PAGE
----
Some 47 financial institutions have publicly said they plan to relocate or open operations in Luxembourg as a post-Brexit strategy, Luxembourg for Finance has revealed.
Publishing its 2018 summary on Wednesday, the interest group wrote that half of these are asset managers and the other half are “a mix of banks, insurers and payment service providers. Meanwhile, a number of firms have chosen to expand their existing Luxembourg operations without these plans having been made public.”
In the wake of Britain’s imminent departure from the European Union, financial firms in the UK have been scrambling to find ways to maintain access to EU passporting rights, looking to places like Dublin and Luxembourg.
Luxembourg for Finance CEO Nicolas Mackel said the grand duchy’s appeal lay in its “modern, ambitious and outward looking financial centre, that provides clear development plans and practical support.”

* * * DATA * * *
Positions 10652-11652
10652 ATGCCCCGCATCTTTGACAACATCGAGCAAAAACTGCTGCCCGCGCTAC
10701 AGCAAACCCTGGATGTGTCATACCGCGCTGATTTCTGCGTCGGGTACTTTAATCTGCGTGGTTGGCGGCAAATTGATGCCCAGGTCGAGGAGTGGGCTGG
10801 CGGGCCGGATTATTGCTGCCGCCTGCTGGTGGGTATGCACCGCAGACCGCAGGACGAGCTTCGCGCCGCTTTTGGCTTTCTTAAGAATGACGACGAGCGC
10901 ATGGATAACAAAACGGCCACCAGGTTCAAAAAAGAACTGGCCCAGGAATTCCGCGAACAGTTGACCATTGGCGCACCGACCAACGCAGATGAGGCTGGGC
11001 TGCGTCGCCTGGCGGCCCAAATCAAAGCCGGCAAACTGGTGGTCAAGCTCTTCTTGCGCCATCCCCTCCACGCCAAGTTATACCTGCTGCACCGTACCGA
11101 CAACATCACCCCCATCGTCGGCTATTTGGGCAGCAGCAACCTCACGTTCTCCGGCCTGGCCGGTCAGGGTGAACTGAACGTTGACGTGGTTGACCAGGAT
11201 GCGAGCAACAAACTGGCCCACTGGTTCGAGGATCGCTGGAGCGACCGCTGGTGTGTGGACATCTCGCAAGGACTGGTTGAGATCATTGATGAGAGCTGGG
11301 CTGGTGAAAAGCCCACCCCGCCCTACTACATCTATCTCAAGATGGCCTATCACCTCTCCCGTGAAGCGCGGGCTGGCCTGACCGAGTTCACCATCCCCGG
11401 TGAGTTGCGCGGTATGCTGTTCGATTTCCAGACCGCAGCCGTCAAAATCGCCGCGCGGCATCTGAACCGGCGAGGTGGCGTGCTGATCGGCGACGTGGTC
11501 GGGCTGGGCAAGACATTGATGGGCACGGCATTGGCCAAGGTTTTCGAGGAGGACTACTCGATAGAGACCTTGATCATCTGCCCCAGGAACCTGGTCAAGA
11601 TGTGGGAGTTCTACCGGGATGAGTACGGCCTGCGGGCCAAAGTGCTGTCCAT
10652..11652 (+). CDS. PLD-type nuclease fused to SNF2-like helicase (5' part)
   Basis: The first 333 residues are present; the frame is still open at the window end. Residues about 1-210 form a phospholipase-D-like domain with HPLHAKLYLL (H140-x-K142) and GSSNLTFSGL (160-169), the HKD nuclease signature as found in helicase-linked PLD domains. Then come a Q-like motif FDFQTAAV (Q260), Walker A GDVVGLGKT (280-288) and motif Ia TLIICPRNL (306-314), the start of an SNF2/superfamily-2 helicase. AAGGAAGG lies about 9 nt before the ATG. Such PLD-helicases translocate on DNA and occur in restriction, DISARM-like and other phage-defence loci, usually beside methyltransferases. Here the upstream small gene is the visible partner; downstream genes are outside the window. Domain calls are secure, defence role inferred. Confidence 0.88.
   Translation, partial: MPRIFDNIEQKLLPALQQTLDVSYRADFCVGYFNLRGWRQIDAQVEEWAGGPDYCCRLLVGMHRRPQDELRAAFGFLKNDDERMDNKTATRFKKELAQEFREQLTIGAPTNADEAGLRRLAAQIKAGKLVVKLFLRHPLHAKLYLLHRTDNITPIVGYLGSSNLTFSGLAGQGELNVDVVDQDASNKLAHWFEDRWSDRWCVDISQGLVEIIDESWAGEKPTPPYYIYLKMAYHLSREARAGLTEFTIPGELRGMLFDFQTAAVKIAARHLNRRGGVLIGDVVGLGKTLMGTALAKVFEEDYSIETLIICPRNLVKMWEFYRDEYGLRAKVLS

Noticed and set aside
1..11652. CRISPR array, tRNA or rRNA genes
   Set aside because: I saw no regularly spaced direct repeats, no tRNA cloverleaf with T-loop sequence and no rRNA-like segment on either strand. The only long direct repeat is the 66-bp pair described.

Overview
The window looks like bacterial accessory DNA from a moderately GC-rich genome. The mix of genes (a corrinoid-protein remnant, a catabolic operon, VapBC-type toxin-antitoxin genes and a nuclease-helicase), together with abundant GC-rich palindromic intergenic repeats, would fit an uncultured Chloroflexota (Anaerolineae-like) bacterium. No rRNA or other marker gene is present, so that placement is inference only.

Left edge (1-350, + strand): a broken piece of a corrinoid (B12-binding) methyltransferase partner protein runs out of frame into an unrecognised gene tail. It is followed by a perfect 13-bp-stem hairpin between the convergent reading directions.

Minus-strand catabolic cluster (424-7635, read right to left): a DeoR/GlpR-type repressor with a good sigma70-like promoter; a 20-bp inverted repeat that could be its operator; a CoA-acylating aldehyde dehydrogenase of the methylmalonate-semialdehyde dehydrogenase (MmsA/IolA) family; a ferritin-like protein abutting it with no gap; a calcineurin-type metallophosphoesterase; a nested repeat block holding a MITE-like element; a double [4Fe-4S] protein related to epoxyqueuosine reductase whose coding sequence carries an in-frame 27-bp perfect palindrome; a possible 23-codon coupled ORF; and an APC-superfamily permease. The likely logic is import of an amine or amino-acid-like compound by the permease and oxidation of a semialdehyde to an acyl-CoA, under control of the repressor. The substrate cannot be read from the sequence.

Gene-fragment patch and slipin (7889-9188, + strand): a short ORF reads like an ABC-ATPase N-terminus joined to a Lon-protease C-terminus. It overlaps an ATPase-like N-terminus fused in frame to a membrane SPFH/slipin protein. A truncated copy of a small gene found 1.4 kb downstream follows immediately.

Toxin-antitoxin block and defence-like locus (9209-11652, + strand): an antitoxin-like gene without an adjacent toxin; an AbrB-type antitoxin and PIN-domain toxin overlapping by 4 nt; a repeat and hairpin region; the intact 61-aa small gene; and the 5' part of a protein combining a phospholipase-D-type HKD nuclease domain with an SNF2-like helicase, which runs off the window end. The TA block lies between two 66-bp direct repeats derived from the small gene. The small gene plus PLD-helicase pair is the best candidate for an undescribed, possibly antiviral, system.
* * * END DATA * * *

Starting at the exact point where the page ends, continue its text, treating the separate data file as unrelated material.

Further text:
But it was not only UK-based financial institutions who favoured Luxembourg. In 2018, the arrival of European offices for Bank of Singapore and Banco Santander Brasil brought the total number of banks in Luxembourg to 136.
Luxembourg’s fund industry, meanwhile, reached assets under management (AUM) of €4.19 trillion as of 31 November 2018, marking a year increase of 1.37%. According to the European Fund and Asset Management Association (EFAMA), Luxembourg hosts 36% of Europe market share for UCITS, 27% for UCITS and alternatives combined.
This share could be further boosted if the 23 international asset management and private equity firms who have pledged to move activities to Luxembourg bear fruit. These 23 include Fidelity, M&G, Aberdeen Standard Life, Columbia Threadneedle, Blackstone, T. Rowe Price and Wells Fargo.